Horse’s Hoof Fungus/ All Year Round / Inedible
Horse’s Hoof fungus, Tinder Fungus, Tinder Bracket, Iceman Fungus.
They are most often found on dead wood, logs and stumps, but they do sometimes appear on older living trees. Mostly they grow on birch but they do sometimes attack beech and sycamore.
A common fungus found all year round. They are tough and woody to touch, they are perennial and often persist for many years. Non-toxic but classed as inedible due to their bitter taste and tough texture.
They are typically hoof shaped but can sometimes be more shelf like in overall appearance, they have broad, concentric ridges. The colour of the upper surface can range from a silvery grey to an almost pure black colour, they do look like a horse’s hoof, hence their common name.
The underside is much lighter in colour, almost cream to white when young and may bruise light brown when damaged.
No real stem.
Pores instead of gills, which are almost white when very young but darken to brown with age.
Pale lemon. Often found covering either the tree below the mushroom or other mushrooms below.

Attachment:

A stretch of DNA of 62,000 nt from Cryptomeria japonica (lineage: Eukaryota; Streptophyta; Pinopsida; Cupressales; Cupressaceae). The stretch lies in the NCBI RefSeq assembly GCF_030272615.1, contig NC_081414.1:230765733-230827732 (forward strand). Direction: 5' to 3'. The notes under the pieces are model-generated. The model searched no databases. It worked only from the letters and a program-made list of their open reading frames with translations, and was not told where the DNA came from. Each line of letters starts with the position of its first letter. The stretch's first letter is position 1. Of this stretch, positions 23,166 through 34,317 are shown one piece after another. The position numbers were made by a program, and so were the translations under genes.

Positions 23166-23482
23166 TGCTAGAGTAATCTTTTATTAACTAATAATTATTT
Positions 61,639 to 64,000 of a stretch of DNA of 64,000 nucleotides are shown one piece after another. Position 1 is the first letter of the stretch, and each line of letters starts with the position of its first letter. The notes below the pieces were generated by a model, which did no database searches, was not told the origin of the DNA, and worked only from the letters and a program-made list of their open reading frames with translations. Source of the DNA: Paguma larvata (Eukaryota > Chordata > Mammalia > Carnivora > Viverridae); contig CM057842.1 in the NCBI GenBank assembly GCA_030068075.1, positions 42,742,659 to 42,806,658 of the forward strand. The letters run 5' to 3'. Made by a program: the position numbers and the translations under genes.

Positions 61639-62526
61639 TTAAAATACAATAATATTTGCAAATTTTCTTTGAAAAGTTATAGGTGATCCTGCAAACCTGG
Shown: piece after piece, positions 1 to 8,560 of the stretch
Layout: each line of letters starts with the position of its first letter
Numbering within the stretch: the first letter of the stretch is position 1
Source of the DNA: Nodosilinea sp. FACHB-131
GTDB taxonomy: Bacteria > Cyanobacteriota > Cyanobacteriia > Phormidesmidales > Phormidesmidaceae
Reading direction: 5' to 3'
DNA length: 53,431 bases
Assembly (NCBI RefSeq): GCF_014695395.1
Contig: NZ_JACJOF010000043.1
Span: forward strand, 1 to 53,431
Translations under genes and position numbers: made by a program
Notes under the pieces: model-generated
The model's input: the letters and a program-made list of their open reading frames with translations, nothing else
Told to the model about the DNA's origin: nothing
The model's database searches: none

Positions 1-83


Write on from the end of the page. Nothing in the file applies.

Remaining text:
Not really edible, their tough texture is unpleasant and their taste is acrid.
They are harvested for use as tinder, known as amadou. Amadou has been used for thousands of years as a fire starter, when dried it easily takes a spark. It can also be used medicinally or as a textile and would have been a valuable resource for our ancestors.
They could be confused with the Artist Bracket (Ganoderma Applanatum) but this has brown spores. Possibly the Birch Polypore (Fomitopsis Betulina) could also look similar but these tend to be a lot softer in texture and they have a smoother upper surface.
The Horse’s Hoof fungus is one of the fungi that was found with Otzi the Iceman, a 5000-year-old body found preserved in the Alps between Austria and Italy. It is believed he was using the fungus as a firelighter.